EU Launches Anti-Subsidy Probes into Chinese Solar Firms

The Commission will assess whether the companies benefited from an unfair advantage in winning public contracts


The European Commission has launched two in-depth investigations into Chinese solar component manufacturers who may have benefited from state subsidies to win a bid to design, construct, and operate a 110 MW solar photovoltaic park in Romania.

The investigations relate to the potentially market distortive role of foreign subsidies given to Chinese companies — LONGi Solar Technologie GmbH and two subsidiaries of Chinese state-owned firm Shanghai Electric — in a public procurement procedure. The Commission will assess whether the companies benefited from an unfair advantage in winning public contracts in the EU.

LONGi and its subsidiary in Germany develop, manufacture, and service solar wafers, cells, and modules.

Shanghai Electric provides services for wind, solar, and hydrogen storage and an integrated process of generation, grid, load, and storage.

The EU Modernization Fund partially finances the project in Romania.

According to the Foreign Subsidies Regulation, companies are obliged to notify their public procurement tenders in the EU when the estimated value of the contract exceeds €250 million (~$271.4 million) and when the company was granted at least €4 million (~$4.3 million) in foreign financial contributions from at least one-third country in the three years before notification.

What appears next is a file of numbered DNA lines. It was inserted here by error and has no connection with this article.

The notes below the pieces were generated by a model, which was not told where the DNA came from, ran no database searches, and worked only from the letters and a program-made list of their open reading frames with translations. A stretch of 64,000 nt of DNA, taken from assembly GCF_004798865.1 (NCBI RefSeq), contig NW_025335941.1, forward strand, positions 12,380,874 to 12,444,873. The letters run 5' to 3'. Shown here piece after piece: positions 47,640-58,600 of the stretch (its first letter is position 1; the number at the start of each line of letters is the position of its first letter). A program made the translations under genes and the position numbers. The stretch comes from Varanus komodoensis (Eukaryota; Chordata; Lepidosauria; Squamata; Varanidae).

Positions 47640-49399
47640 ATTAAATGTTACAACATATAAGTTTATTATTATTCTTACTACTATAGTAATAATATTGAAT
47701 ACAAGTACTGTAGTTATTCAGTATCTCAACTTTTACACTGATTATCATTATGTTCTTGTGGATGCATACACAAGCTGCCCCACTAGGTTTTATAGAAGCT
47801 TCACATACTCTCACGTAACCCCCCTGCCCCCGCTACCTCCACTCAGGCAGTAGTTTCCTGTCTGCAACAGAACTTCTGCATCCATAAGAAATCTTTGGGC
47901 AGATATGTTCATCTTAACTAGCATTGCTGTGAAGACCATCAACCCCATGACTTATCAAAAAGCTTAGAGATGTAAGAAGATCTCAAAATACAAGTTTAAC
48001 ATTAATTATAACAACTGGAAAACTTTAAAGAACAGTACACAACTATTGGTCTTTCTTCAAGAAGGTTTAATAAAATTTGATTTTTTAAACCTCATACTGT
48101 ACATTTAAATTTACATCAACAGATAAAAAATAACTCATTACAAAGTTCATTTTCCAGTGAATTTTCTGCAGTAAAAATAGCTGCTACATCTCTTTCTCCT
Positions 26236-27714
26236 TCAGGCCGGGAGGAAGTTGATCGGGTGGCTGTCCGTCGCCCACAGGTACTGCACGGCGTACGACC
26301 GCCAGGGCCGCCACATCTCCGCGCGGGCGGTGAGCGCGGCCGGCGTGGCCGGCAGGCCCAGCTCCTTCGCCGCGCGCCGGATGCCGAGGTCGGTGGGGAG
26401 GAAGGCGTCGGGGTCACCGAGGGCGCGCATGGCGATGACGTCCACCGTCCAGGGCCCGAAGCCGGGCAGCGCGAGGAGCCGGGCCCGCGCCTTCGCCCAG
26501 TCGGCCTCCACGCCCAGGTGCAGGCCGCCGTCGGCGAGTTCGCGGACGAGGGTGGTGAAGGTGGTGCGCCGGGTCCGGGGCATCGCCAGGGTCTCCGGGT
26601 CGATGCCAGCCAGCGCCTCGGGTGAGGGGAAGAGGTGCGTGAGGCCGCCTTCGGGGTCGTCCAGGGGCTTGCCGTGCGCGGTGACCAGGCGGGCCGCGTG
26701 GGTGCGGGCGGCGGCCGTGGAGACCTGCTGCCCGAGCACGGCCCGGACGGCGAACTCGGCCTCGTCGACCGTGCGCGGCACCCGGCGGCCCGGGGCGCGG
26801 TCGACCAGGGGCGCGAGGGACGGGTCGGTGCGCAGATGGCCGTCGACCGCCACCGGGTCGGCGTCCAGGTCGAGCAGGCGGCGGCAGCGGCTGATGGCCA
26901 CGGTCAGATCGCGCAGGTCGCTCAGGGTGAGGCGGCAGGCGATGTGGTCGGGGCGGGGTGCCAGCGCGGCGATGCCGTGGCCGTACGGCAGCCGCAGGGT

The European Commission will further assess the alleged foreign subsidies and obtain all the information required to establish whether they may have allowed the companies to submit an unduly advantageous offer in reply to a tender. Such an offer could cause other companies participating in the public procurement procedure to lose sales opportunities.

In line with the provisions of the Foreign Subsidies Regulation, at the end of its in-depth investigation, the Commission may (i) accept commitments proposed by the company if they fully and effectively remedy the distortion, (ii) prohibit the award of the contract, or (iii) issue a no-objection decision.

The regulation enables the Commission to address distortions caused by foreign subsidies, allowing the EU to ensure a level playing field for all companies operating in the internal market while remaining open to trade and investment.

The EU and China have accused each other of being overly protectionist about their renewable energy interests.

Last year, the EU opened an investigation against cheaper Chinese electric vehicle imports, which the bloc alleges have benefited from state subsidies.

In March 2023, China introduced a proposal at the World Trade Organization to deepen multilateral discussions on the trade aspects and implications of environmental measures like the EU’s Carbon Border Adjustment Mechanism, which seeks to put a price on the emissions generated in the manufacture of imported products like steel and cement.

The EU believes foreign subsidies have distorted the bloc’s internal market, including providing their recipients with an unfair advantage to acquire companies or obtain public procurement contracts to the detriment of fair competition.